Words by Rod Hunt
Photography by Zo Damage
In February this year, Melbourne-based photographer Zo Damage wrapped up an incredibly ambitious project, shooting at least one band a day for an entire year.
Out of that emerged an exhibition, the 365 Day Live Music Photography Project, and a book, The Damage Report. The Sydney launch is today at Nanda\Hobbs Contemporary.
UB spoke to Zo in between packing down the exhibition in Brisbane and setting it up in Sydney.
What inspired you to undertake such a massive project and year-long commitment?
This year marks my 10th anniversary of being published. I really wanted to do something different that would challenge myself personally and as a photographer that could be shared and celebrated live music and live music culture. I liked the idea of doing something that no one else had done and keeping things transparent as far as photographing a band or more every day for a full year went. The immensity of my 365 Day Live Music Photography Project and what it represents is mind-boggling.
Were there any days where you struggled to find a band/artist to photograph? Or is that impossible in the fertile Melbourne music scene?
Every day there was a choice, even Christmas! The biggest hurdles were personal. Stuff like when my car died a third the way into the project. That was interesting. The most mind-blowing part about my 365 Day Live Music Photography Project is that what I photographed and the shows that are included in the project do not even touch the sides of the live music that is actually out there. It’s pretty nuts!
I remember you excitedly telling me that the Arts Centre Melbourne was going to host the first showing of the exhibition and The Damage Report book launch. Why was that so significant for you?
Sure I was. To have live music culture, in particular the underground and emerging live music scene and contemporary live music photography, presented in Gallery 1 and acknowledged by the art world is amazing. Arts Centre Melbourne were great to work with and what an incredible space. I am very humbled by the overwhelming support it has received.
You set yourself a number of guidelines to work by throughout the project. What were those guidelines and did you come to regret having established any of them?
The main reason for setting some guidelines for 365 was to ensure that the project was transparent and manageable. The further into the project I got, the more grateful I was in having set some boundaries and rules for myself.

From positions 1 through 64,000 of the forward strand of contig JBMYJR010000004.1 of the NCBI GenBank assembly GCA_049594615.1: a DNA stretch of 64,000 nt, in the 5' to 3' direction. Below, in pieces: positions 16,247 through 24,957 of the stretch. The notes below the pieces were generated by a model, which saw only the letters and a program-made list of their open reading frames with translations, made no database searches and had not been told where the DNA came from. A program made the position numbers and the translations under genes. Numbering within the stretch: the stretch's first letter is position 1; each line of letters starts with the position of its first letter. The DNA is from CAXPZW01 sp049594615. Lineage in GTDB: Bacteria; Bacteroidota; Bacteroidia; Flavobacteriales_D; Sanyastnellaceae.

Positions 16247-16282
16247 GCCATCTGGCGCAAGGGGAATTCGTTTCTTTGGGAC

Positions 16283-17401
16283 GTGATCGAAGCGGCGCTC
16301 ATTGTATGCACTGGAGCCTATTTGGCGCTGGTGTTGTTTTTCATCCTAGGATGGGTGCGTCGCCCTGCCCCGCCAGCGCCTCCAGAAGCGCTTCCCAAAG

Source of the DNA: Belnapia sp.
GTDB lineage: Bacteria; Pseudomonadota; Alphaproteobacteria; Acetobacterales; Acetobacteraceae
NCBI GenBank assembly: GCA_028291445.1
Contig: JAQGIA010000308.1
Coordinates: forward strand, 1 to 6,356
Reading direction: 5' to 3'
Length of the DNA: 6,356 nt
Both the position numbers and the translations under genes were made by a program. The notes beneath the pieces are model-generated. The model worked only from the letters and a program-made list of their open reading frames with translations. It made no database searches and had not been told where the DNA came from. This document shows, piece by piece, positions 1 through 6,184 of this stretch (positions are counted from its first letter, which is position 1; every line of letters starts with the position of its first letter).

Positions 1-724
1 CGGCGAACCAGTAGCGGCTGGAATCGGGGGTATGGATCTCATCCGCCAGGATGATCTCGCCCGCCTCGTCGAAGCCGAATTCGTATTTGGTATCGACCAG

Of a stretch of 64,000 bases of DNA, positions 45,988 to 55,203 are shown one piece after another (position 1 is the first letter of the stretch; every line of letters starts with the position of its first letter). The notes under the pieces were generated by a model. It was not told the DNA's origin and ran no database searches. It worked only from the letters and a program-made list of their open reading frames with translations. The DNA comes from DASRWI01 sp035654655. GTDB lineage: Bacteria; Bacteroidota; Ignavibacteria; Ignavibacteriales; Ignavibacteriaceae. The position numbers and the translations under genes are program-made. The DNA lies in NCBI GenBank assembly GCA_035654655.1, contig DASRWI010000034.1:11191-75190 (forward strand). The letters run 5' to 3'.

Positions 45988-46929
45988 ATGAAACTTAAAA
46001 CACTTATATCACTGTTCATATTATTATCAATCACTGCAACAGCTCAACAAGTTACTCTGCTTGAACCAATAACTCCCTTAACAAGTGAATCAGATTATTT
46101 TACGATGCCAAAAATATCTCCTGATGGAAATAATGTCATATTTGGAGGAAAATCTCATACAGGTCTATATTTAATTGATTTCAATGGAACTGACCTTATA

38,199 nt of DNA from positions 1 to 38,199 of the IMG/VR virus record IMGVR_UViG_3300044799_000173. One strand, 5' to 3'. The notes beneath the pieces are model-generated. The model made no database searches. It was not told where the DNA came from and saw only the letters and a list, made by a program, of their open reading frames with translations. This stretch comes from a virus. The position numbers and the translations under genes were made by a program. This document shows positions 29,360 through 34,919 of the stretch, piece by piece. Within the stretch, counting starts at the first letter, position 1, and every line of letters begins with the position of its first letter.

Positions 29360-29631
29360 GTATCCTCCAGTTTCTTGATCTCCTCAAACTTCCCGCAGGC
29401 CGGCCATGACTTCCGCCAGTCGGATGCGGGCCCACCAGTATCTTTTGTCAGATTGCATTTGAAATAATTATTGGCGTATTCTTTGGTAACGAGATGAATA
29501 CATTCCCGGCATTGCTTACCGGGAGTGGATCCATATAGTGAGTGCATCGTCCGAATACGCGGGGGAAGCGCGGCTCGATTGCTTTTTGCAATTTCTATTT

As part of the project you also kept a blog. In your entry for Day 294 you wrote, “This project is amazing in more ways than I am able to go into while sitting on the tram writing with my phone and without my glasses! Tonight the project gives me respite from…myself. I’m grateful.” Can you expand on why such a demanding project made you feel grateful?
Yeah, the blog is pretty random. I’d just write when I felt like it. Some of it is more abstract while other entries are related to gigs or what was going on for me at the time. I never once questioned my 365 Day Project or my ability to finish it, which is pretty full on. As for the project giving me respite from myself…all I can say is that it did. My photography and style really haven’t changed, but my approach to shooting shows and dealing with the ups and downs has changed significantly. Things got pretty chaotic sometimes. During the project I had three solo exhibitions and curated two group shows, along with kids, work…life. It’s easy to sit at home or wherever and feed into my own bullshit and worries. The project gave me respite from myself a number of times. It taught me that time is everything and nothing. Make the most of it. Right here right now. It was an amazing experience.
Why did you choose to present the work in monochrome?
I like the honesty and simplicity of it and that there’s nowhere to hide in presenting work in black and white. It makes me think about each shot as a single piece and as part of a collection, each shot telling its own story while working with the whole. I can only speak for my own work, but I guess the thing I like most about working in mono is that there are no distractions from the moment and people are able to interpret and connect with the moments in a way more personal. Hopefully images become less about the actual technical side of a “photograph” and more about people connecting with energy, emotion and story of the moment. It’s pretty cool.
What are some of your favourite images featured in the exhibition and/or book and why?
There are so many amazing moments and each photograph has its own story so this is a hard one. I guess it depends on what mood I’m in. Although I have to admit I do like a good crowd shot! I’m very excited to have The Damage Report book launch and exhibition showing at Nanda\Hobbs Contemporary in Sydney. This project has been a wild ride!
The Damage Report – Zo Damage’s 365 Day Live Music Photography Project exhibition and book launch in Sydney opens Thursday, August 31 at 6pm at Nanda\Hobbs Contemporary, Level 1/66 King St, Sydney. Bevvies provided by Young Henrys. Exhibition continues Friday, September 1, open 9-5.